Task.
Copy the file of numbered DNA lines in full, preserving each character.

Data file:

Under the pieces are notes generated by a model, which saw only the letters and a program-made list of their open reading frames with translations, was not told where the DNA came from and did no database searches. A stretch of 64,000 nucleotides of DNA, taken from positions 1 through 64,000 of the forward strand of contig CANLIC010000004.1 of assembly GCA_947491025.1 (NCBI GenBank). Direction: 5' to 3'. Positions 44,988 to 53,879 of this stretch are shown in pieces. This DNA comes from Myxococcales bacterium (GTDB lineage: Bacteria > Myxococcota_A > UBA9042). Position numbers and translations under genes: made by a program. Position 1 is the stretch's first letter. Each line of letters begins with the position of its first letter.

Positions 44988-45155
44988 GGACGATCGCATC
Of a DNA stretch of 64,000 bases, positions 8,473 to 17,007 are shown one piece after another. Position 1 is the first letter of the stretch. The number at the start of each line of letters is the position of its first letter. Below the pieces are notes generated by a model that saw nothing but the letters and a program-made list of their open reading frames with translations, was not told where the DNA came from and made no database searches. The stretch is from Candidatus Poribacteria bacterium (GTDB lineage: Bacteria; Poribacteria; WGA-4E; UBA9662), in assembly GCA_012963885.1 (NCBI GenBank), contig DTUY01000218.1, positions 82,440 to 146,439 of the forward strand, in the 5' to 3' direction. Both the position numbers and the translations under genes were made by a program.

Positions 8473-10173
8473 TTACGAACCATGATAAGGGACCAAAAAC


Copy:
Under the pieces are notes generated by a model, which saw only the letters and a program-made list of their open reading frames with translations, was not told where the DNA came from and did no database searches. A stretch of 64,000 nucleotides of DNA, taken from positions 1 through 64,000 of the forward strand of contig CANLIC010000004.1 of assembly GCA_947491025.1 (NCBI GenBank). Direction: 5' to 3'. Positions 44,988 to 53,879 of this stretch are shown in pieces. This DNA comes from Myxococcales bacterium (GTDB lineage: Bacteria > Myxococcota_A > UBA9042). Position numbers and translations under genes: made by a program. Position 1 is the stretch's first letter. Each line of letters begins with the position of its first letter.

Positions 44988-45155
44988 GGACGATCGCATC
Of a DNA stretch of 64,000 bases, positions 8,473 to 17,007 are shown one piece after another. Position 1 is the first letter of the stretch. The number at the start of each line of letters is the position of its first letter. Below the pieces are notes generated by a model that saw nothing but the letters and a program-made list of their open reading frames with translations, was not told where the DNA came from and made no database searches. The stretch is from Candidatus Poribacteria bacterium (GTDB lineage: Bacteria; Poribacteria; WGA-4E; UBA9662), in assembly GCA_012963885.1 (NCBI GenBank), contig DTUY01000218.1, positions 82,440 to 146,439 of the forward strand, in the 5' to 3' direction. Both the position numbers and the translations under genes were made by a program.

Positions 8473-10173
8473 TTACGAACCATGATAAGGGACCAAAAAC